Among so many other things, one element of J.R.R Tolkien's The Lord of the Rings that stands out is that so many characters sing songs – with the full and sometime several-page-long lyrics in the books – rather than him simply writing so-and-so person sung a song about such-and-such. Tolkien actually goes the full mile, being the perfectionist he is, and yet these songs are so often ignored! I know that, until recently, I skipped them entirely in my eagerness to get back to the story. Yet when they are not ignored they still go unappreciated, I feel, since we cannot hear them sung they deserve to be.
Until we can. Here is the funeral song sung by Aragorn and Legolas for Boromir:
Rohan over fen and field where the long grass grows
West Wind comes walking, and about the walls it goes.
news from the West, O wandering wind, do you bring to me tonight?
you seen Boromir the Tall by moon or by starlight?
saw him ride over seven streams, over waters wide and grey,
saw him walk in empty lands until he passed away
the shadows of the North, I saw him then no more.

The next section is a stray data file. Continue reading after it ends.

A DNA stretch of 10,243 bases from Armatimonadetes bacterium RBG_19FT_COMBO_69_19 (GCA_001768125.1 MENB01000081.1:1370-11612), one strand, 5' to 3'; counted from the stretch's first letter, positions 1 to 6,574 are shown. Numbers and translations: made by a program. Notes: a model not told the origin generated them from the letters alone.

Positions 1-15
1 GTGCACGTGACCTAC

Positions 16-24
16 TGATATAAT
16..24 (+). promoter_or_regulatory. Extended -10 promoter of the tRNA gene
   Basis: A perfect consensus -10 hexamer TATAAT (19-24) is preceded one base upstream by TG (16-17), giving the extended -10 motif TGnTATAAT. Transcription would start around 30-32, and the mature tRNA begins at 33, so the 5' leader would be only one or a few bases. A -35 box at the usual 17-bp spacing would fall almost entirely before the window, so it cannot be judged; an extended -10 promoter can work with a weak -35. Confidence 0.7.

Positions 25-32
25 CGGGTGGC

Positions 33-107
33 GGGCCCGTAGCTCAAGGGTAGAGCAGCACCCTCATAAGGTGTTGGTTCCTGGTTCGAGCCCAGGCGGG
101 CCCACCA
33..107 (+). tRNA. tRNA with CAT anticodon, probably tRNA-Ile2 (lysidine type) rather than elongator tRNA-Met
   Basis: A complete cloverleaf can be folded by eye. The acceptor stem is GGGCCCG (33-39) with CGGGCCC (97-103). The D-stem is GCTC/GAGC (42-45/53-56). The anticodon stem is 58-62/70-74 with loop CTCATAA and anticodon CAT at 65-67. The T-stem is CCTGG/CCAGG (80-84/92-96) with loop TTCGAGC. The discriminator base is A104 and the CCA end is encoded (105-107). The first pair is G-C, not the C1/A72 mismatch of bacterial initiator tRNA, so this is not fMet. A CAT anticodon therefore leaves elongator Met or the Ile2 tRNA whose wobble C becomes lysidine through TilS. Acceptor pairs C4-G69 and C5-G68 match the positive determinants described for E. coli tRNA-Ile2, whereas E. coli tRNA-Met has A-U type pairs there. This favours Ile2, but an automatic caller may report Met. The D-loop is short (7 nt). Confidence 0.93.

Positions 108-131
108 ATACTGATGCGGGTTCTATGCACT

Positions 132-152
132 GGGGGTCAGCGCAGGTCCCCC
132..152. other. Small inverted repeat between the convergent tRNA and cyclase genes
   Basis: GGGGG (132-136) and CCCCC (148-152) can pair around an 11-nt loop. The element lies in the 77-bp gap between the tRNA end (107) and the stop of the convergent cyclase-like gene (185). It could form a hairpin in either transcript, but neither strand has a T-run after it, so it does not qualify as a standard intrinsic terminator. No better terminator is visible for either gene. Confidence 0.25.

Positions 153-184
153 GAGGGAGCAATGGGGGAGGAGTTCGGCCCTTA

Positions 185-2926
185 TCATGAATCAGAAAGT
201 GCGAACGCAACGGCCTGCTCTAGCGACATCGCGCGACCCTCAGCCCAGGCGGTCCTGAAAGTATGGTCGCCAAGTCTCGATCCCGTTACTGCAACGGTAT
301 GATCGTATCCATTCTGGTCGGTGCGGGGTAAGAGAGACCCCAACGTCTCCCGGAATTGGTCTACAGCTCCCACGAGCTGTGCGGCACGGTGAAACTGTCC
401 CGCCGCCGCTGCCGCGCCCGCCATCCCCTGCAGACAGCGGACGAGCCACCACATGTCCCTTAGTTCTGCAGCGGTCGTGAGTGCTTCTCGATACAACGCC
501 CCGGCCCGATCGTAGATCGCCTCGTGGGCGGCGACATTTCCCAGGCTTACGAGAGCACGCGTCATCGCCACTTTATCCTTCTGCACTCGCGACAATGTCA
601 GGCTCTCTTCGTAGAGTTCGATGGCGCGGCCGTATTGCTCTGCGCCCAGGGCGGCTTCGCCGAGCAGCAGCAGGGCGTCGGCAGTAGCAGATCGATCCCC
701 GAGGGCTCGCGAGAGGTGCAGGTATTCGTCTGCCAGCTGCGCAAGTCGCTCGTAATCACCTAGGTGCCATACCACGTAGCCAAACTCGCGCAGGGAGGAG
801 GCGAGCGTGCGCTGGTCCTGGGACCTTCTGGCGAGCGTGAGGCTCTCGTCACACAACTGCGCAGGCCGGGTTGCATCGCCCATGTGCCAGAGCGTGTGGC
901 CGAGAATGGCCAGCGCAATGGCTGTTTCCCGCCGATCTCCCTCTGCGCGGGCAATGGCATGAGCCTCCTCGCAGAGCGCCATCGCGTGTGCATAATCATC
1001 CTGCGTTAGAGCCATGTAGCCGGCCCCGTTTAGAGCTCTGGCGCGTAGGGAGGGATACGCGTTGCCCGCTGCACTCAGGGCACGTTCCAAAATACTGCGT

North Wind may have heard the horn of the son of Denethor,
Boromir! From the high walls westward I looked afar,
you came not from the empty lands where no men are.’
the mouths of the Sea the South Wind flies, from the sandhills and the stones,
wailing of the gulls it bears, and at the gate it moans.
news from the South, O sighing wind, do you bring to me at eve?
now is Boromir the Fair? He tarries and I grieve.
not of me where he doth dwell – so many bones there lie,
the white shores and the dark shores under the stormy sky,
many have passed down Anduin to find the flowing Sea.
of the North Wind news of them the North Wind sends to me!’
Boromir! Beyond the gate the seaward roads runs south,
you came not with the wailing gulls from the grey sea’s mouth’.
Aragorn sang again:
the Gate of the Kings the North Wind rides, and past the roaring falls,
clear and cold about the tower its loud horn calls.
news from the North, O mighty wind, do you bring to me today?
news of Boromir the bold? For he is long away.’
Amon Hen I heard his cry. There many foes he fought,
cloven shield, his broken sword, they to the water brought.
head so proud, his face so fair, his limbs they laid to rest,
Rauros, golden Rauros-falls, bore him upon its breast.
Boromir! The Tower of Guard shall ever northward gaze,
Rauros, golden Rauros-falls, until the end of days.
"You left the East Wind to me," said Gimli, "but I will say naught of it."
"That is as it should be," said Aragorn. "In Minas Tirith they endure the East Wind, but they do not ask it for tidings"